Many socialists have cheered Lars Lih's demolition of the textbook interpretation of Lenin's work in Lenin Rediscovered without examining how many of our own preconceptions on the subject are now part of the same pile of rubble.
615. April 10, 2012 Herman Rosenfeld The Electro-Motive Lockout and Non-Occupation
Along with everything else, the 2008 financial crisis and its aftermath created new openings and potentials for working people in the struggle against neoliberalism. A number of struggles initially opened up, including factory occupations, efforts to defend pensions and the rights of younger workers. There were important political struggles, as well, as in Wisconsin, along with newer projects to link labour and communities, in the Occupy movement.
614. April 9, 2012 Adrie Naylor Economic Crisis and Austerity: The Stranglehold on Canada's Families
The claim that economic crises and austerity have an uneven impact on the working-class -- with the greatest effects being felt by women and children -- is one we hear often on the Left. However, with some important exceptions, this claim is all too often just an aside or a footnote.
613. April 6, 2012 Matt Fodor Mulcair's Victory: What Does It Mean?
On March 24, the membership of the Federal New Democratic Party elected Thomas Mulcair to succeed the late Jack Layton as their national leader, who tragically died of cancer in August 2011. With about 65,000 of the party's 130,000 members participating in the leadership election, Mulcair prevailed over runner-up Brian Topp on the fourth ballot.
612. April 4, 2012 Raja Khalidi After the Arab Spring in Palestine
Over the past year, as Arab peoples in surrounding countries erupted in protest against dictators, security regimes, and failed social and economic policies, the Palestinian people living in their occupied homeland have remained quiescent. Neither have mass protests targeted the Palestinian "regime's" policies or negotiating performance, nor has resistance to Israeli occupation escalated or taken more effective forms.
611. April 2, 2012 Richard Fidler Mulcair's Victory: A New Direction for the NDP?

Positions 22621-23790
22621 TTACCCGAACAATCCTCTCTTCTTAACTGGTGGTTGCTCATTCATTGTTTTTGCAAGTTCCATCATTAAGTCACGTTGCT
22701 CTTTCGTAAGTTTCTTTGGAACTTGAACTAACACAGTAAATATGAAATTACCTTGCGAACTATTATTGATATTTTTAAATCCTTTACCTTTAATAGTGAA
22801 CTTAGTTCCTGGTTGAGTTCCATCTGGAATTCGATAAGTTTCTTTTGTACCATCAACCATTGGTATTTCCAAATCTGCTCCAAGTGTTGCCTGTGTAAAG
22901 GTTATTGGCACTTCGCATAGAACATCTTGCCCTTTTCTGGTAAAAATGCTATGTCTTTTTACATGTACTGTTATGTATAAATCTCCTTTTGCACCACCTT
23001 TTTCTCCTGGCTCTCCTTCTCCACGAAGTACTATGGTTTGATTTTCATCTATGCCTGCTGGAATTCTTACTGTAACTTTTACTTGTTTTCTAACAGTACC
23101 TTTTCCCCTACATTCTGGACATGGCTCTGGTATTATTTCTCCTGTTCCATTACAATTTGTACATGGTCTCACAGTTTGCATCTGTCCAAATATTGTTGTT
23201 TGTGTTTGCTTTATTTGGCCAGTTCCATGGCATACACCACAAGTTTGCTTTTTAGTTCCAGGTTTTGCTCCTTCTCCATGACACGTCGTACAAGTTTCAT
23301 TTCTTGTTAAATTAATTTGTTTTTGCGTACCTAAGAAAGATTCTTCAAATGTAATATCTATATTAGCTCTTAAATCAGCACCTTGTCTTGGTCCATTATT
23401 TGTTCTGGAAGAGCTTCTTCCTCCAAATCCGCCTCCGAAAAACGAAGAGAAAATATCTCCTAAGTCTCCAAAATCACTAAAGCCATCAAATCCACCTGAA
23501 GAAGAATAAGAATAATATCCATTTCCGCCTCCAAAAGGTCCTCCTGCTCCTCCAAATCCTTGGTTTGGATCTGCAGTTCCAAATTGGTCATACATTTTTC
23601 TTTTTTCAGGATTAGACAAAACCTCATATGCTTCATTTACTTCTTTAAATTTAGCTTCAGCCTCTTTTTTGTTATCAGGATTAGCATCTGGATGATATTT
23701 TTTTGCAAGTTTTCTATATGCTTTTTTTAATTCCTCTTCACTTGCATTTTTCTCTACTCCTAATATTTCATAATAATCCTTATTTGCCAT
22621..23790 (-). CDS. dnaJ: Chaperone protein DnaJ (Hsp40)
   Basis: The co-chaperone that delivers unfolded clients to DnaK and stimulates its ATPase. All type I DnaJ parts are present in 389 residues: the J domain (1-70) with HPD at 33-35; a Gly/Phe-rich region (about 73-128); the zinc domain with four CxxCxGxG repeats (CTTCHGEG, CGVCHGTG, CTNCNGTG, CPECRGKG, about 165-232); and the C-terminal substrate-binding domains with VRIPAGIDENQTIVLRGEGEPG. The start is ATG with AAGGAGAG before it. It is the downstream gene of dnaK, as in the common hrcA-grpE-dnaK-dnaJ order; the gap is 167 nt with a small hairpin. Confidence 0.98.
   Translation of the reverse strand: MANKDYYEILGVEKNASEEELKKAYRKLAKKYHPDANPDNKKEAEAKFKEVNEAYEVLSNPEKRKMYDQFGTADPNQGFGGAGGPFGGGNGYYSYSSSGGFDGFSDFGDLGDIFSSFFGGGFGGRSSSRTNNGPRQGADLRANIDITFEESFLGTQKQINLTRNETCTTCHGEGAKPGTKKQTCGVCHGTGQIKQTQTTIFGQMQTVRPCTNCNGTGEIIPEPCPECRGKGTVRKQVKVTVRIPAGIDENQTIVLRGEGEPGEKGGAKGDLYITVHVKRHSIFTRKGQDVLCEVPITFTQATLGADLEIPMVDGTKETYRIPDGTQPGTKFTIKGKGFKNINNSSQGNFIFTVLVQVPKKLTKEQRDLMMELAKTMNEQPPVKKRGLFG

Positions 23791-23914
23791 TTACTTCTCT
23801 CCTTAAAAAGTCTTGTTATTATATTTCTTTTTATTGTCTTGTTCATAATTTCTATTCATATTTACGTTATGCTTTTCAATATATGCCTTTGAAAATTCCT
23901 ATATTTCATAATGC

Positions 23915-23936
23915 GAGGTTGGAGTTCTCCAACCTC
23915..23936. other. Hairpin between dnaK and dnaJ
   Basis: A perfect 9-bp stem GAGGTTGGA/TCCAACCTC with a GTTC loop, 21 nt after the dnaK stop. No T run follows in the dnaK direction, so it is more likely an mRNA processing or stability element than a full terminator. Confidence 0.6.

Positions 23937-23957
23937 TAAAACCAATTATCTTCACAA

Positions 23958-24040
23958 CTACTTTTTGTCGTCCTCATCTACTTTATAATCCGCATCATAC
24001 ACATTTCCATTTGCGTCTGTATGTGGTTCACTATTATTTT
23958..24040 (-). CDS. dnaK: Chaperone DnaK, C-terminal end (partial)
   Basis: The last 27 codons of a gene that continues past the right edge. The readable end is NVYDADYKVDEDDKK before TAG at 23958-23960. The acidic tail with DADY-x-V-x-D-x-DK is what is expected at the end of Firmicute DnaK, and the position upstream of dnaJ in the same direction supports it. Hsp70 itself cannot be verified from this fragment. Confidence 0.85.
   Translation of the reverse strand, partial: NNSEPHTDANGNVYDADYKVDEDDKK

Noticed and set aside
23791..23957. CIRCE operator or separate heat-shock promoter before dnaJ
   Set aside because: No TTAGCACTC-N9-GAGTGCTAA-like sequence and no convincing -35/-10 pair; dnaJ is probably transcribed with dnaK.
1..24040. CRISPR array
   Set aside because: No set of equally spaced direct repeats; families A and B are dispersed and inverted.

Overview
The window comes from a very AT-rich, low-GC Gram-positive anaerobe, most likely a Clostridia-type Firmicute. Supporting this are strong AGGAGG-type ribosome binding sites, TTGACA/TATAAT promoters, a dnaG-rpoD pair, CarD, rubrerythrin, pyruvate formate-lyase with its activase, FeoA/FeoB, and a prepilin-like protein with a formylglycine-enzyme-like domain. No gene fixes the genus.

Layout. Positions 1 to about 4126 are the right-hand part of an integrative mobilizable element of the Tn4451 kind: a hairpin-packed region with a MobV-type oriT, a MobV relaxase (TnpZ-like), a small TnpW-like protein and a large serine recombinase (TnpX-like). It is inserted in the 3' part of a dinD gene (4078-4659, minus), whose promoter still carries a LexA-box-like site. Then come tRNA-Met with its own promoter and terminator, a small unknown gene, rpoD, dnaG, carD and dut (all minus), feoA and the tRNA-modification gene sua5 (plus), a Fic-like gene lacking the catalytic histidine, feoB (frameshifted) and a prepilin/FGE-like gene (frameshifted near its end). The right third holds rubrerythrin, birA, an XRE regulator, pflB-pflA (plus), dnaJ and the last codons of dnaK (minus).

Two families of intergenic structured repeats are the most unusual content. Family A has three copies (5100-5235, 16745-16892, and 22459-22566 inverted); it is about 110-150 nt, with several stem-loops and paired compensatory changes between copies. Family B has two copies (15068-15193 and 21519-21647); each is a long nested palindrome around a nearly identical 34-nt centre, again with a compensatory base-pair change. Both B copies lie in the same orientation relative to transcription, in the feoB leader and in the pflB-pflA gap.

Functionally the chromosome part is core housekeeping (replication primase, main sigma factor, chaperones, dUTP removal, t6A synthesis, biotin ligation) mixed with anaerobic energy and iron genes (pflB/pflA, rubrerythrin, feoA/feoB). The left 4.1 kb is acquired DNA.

There is a lot of speculation going the rounds about whether or to what degree Thomas Mulcair will change the direction of the federal New Democratic Party (NDP). Mulcair, as everyone who pays attention to Canadian politics knows by now, emerged the winner in the NDP's contest to replace deceased leader Jack Layton.
610. March 29, 2012 Alan Sears Austerity in the Mind Factory
Educational struggles are breaking out all over. In March 2012, over 200,000 Quebec students are waging a general strike against tuition increases and have faced brutal police repression. British Columbia teachers just finished a three-day strike against an austerity budget and are set to engage in further strike action. Teacher collective bargaining seems to be headed toward an impasse in Ontario.
609. March 27, 2012 Nathan Prier and Max Johnson Decolonization Against Austerity
The community of Kitchenuhmaykoosib Inninuwug (KI) poses a challenge and opportunity for the left in Turtle Island to (re)think strategic alliances between leftist anti-austerity struggles and indigenous anti-colonial struggles taking place in the area commonly called 'Canada.' KI is a small fly-in Anishaninii community in Northwestern Ontario, about 580 km north of Thunder Bay, and has a long history of survival and resistance in the face of the colonial settler state.
608. March 26, 2012 Hugo Radice The Consequences of the EU Bank Rescue
Through the second half of 2011 there were persistent signs of financial stress in many banks right across Europe -- not only in Greece, Ireland, Portugal, Spain and Italy, but in France and even Germany too. The banks were already struggling to meet the higher capital and reserve requirements that have been emanating from the Basel III international regulatory proposals.
607. March 25, 2012 Jeff Noonan Capitalist Life-Crises and The North American Left: Problems and Prospects
The struggles across the Middle East and North Africa and on-going resistance to austerity in Europe catalysed a fightback in North America -- the Occupy Movement -- that no one saw coming. Together, all testify to the pervasive and deepening crisis of capitalism, not just as an economic system, but as a comprehensive way of living and valuing.
606. March 21, 2012 Richard Fidler Massive Demonstrations Support Quebec Students Striking Against Fee Hikes
Tens of thousands of students and their supporters marched in major Quebec cities on March 18, in opposition to the Jean Charest government's promise to impose a 75 per cent increase in post-secondary education fees over the next five years. In Montréal some 30,000 "former, present and future university students" responded to the call.
605. March 15, 2012 Dan La Botz Mexico: Why López Obrador?
While in Mexico last week as part of a labour union delegation from the United States to meet with Canadian and Mexican union officials, I was given this book by a professor of history and design at the National Autonomous University of Mexico (UNAM). She is also a labour and political activist, and, in fact, one of the book's authors.
604. March 12, 2012 Patrick Bond State and Market Climate Failures Amplified by Civil Society Failure